Since I was sixteen, on the day of my birthday-- or as close to it as we can manage, since my b-day tends to fall very close to Memorial Day and that sometimes gets in the way-- I go out with everyone I can get together, and we find a new ethnic food that I've never had before. last year it was more traditiona Japanese than just sushi at a place called Kokoro (there was ggoey rice!), the year before that was a new Indian place where I had tandoori goat, and this year it was Portuguese. A place called Taste of Portugal in Palm Coast.
The meal started with this lovely lentil soup: carrots, celery and onion in what I think was a beef broth with bacon or salt pork or something to flavor it. It tasted like bean with bacon soup like I grew up with, only better, and obviously home-made.
A and D ordered red snapper, L ordered this pork and mussel dish that seemed really interesting and had an amazing gravy, Auds ordered a red almost-curry with rice and C ordered paella that came with literally half a lobster as well as whole shrimp and clams and mussels. I ordered bacalao, because big white fish are in season, and I usually order chicken or salmon and I wanted something new. The fish was preserved, which I think is standard for the dish, so it had a different, firmer texture than usual fish, and it still had bones in, which the waitress was worried would bother me, and showed me how to get the meat out around them. It was sitting in garlic olive-oil with the mildest onions I've ever had, and amazing little roasted new potatoes and green peppers. It was pretty good-- the flavors were simpler and milder than Spanish cooking tends to be (at least that I've had over here), and I think it was meant for a higher-quality olive-oil, but overall it was very good and remarkably filling.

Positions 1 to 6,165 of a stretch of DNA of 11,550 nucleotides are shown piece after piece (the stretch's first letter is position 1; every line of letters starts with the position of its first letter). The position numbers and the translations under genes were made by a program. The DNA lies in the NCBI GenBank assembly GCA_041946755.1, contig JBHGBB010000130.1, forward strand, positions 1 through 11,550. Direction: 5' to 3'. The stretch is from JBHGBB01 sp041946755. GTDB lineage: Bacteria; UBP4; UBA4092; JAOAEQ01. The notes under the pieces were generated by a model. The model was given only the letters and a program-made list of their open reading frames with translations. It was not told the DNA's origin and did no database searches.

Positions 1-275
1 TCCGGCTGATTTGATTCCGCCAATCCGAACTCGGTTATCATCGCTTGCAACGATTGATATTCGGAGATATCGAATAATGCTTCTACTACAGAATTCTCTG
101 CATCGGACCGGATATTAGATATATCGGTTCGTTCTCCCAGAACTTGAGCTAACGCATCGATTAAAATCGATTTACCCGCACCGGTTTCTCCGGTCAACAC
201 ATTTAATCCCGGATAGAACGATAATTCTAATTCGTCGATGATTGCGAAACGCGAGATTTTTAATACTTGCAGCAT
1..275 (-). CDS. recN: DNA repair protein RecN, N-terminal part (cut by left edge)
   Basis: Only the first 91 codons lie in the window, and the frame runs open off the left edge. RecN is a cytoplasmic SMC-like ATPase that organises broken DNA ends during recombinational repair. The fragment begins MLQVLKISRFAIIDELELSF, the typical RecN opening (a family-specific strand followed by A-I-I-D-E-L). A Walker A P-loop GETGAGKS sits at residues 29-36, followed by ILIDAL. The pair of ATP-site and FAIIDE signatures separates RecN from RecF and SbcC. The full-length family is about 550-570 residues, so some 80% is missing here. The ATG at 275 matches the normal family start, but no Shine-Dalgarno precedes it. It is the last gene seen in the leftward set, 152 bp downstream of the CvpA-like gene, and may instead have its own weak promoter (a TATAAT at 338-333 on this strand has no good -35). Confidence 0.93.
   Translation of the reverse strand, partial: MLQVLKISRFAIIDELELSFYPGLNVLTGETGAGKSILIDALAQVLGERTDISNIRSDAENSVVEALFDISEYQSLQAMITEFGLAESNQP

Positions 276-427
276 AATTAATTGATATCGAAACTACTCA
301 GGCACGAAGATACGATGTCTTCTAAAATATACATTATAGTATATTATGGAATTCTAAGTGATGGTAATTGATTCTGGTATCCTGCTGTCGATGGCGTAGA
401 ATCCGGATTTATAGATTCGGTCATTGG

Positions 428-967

And it finished up with flan, because my Cuban genes do not allow me to not eat flan when it's available, as those flan-selling Hogar Boys know. As you can see, there wasn't even time to take a picture before I ate it all. It was amazing. Much thicker and denser than any flan I've ever had (and I've had LOTS of flans), but still somehow as creamy and amazing as it should be, and none of that grainyness that happens when parts of it cook faster than others, with both the cooked-on-the-bottom burnt sugar crust and this separate sauce that she spooned over it that I could live off of like a hummingbird with nectar-- it was the single best sugar-sauce I've ever had. I'd go back to this place just for that flan.